Gaza: An equation of quiet

Despite the relative stability, the next round of conflict is always around the corner

Lt.-Col. Israel Chetrit, Deputy Commander of the IDF’s Northern Territorial Brigade overlooking Gaza (photo credit: ANNA AHRONHEIM)
Lt.-Col. Israel Chetrit, Deputy Commander of the IDF’s Northern Territorial Brigade overlooking Gaza
(photo credit: ANNA AHRONHEIM)
A month after the last round of violence between Israel and the Gaza Strip ended with yet another de-facto ceasefire, a tense equilibrium of calm and stability pervades the area.
“There’s an equation that’s been set between Israel and Gaza,” Lt.-Col. Israel Chetrit, deputy commander of the IDF’s northern territory brigade told The Jerusalem Post as we stood at a position that overlooks the northern part of the coastal enclave.
“We can stand here now, with no protective vest or helmet, but last year I’d say, 'no.' Last year, there were marches and tensions were high. The equation was different last year. It’s not as if it can all change in a moment, but it has been more stable in the last few months,” Chetrit added.
Despite the relative calm that the area has experienced, several rockets were launched at southern Israel as Prime Minister Benjamin Netanyahu signed normalization agreements with Bahrain and the United Arab Emirates in Washington last month.
Israel’s military struck Hamas targets in northern and central Gaza including facilities used for military training and making weapons.
That response was relatively restrained, as the military is not looking to embark on another round of fighting with groups in the blockaded strip and they are also not looking for a confrontation with the IDF.
Since the “Great March of Return” demonstrations began in 2018, several rounds of violent clashes between the Israeli military and terror groups have taken place, all of them ending without a decisive outcome.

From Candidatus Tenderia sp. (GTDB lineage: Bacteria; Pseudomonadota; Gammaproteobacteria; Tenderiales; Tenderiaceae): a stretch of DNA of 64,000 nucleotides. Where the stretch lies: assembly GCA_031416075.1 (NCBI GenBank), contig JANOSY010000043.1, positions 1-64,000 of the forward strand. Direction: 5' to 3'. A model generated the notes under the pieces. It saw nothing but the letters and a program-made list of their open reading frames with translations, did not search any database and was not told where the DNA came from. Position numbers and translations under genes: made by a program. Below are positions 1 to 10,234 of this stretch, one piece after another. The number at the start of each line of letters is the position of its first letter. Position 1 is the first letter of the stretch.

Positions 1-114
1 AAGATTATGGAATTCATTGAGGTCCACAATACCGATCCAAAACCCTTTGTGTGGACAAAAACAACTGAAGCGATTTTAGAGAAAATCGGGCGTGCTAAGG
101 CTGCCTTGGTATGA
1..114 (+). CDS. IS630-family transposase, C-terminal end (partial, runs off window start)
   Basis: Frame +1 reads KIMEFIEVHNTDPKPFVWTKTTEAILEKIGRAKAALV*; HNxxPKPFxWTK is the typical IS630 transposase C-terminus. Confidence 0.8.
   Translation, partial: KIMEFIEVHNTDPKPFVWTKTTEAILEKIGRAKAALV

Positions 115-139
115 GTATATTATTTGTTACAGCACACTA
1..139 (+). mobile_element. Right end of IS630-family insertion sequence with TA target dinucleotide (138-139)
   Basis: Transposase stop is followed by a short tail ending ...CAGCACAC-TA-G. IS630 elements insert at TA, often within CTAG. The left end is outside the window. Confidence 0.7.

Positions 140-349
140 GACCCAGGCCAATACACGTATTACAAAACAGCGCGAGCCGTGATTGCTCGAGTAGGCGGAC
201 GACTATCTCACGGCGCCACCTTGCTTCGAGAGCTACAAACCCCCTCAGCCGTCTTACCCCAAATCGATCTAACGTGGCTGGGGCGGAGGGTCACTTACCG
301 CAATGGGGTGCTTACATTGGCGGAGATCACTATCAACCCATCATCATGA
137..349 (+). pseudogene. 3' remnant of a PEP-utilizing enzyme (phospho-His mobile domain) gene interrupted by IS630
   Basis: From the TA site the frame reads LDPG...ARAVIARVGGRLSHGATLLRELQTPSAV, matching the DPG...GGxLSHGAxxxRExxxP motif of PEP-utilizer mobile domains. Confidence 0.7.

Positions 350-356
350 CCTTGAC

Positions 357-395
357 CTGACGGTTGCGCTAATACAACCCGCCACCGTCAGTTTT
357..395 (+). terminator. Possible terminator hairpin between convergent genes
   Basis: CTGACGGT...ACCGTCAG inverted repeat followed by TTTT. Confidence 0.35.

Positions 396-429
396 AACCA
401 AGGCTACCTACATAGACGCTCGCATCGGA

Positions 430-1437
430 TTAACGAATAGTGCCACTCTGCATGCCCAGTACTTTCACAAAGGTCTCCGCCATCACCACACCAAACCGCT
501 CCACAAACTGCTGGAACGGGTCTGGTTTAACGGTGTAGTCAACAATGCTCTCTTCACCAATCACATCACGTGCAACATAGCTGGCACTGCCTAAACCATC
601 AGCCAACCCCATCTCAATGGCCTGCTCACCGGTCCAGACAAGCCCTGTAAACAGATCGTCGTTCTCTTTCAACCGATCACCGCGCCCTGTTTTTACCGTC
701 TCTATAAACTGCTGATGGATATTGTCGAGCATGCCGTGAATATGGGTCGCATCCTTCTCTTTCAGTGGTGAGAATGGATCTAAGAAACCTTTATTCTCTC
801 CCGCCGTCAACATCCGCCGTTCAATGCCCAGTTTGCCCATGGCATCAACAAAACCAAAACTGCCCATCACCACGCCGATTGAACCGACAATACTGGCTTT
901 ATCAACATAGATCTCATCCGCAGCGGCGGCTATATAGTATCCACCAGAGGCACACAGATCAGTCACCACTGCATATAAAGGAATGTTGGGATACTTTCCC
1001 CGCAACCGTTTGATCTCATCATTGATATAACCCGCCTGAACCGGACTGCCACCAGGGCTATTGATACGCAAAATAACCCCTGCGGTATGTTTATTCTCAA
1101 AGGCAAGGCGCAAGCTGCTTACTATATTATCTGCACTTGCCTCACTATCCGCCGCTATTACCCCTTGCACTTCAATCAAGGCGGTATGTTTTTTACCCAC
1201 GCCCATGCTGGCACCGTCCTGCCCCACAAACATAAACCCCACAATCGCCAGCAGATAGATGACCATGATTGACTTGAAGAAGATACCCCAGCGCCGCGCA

But since the marches died down last year, the border region has been less tense. The involvement of Qatar and Egypt and the feared coronavirus pandemic have been factors that have contributed to the relative quiet.
Apart from the rockets launched by terror groups, Gazans have also sent countless incendiary and explosive devices first carried by kites and then by balloons and condoms. They devastated hundreds of hectares of crop fields, forests and brush land.
According to Chetrit, over the two years since they became part of the attacks, the IDF has found the way to deal with the balloons but rockets and guided anti-tank guided missiles (ATGM) are more of a worry than the incendiary devices that float across the border, he said.
“It’s easier to launch a rocket than an ATGM. Every militant, even Salafi militants, can have a rocket, but for an ATGM you need an order from above,” he said. “ATGMs are another level, another story.”
And according to Chetrit, despite the current stability, the next round of violence could occur at any time.
“If someone tells you that they know when the next round will be, then they don’t understand the situation along this border. It could be in the next 30 minutes or in the next six months,” he said as we climbed back into an armored jeep and drove along the security fence.
Israel’s new fence along the 66-km-long Gaza border includes an underground barrier together with the maritime border. It is equipped with advanced sensors and monitoring devices to detect infiltrating tunnels. It is similar to the 6 meter-high fence that stretches along the Israel-Egypt border.
Since construction began in 2017, a sizeable part of the work has been completed, although some important work is still in progress.
“It takes time to finish, there’s still work to be done,” Chetrit said, adding that once the fence is completed, the army will be less concerned about attacks and infiltrations into Israeli territory.
Infiltration attempts are common along the border, with many Gazans looking to get arrested by IDF troops rather than remain in the Strip, which is verging on a humanitarian catastrophe as severe economic, social, and infrastructure crises worsen.
Passing by a spot where two Palestinians were arrested last Thursday, Chetrit said that the average age of Gazan infiltrators between 16-22, and while most are men, some women have also tried to make it across, including one who recently tried to swim into Israel.
Some of the infiltrators are armed, like the two who were caught on Thursday, but many are returned to the Strip after questioning, as the military understands that they are not looking to attack troops or civilians.
“It’s like a game,” he said, adding that “if we put them all in prison, hundreds would come every day. Instead, we question and investigate before returning them to Gaza.”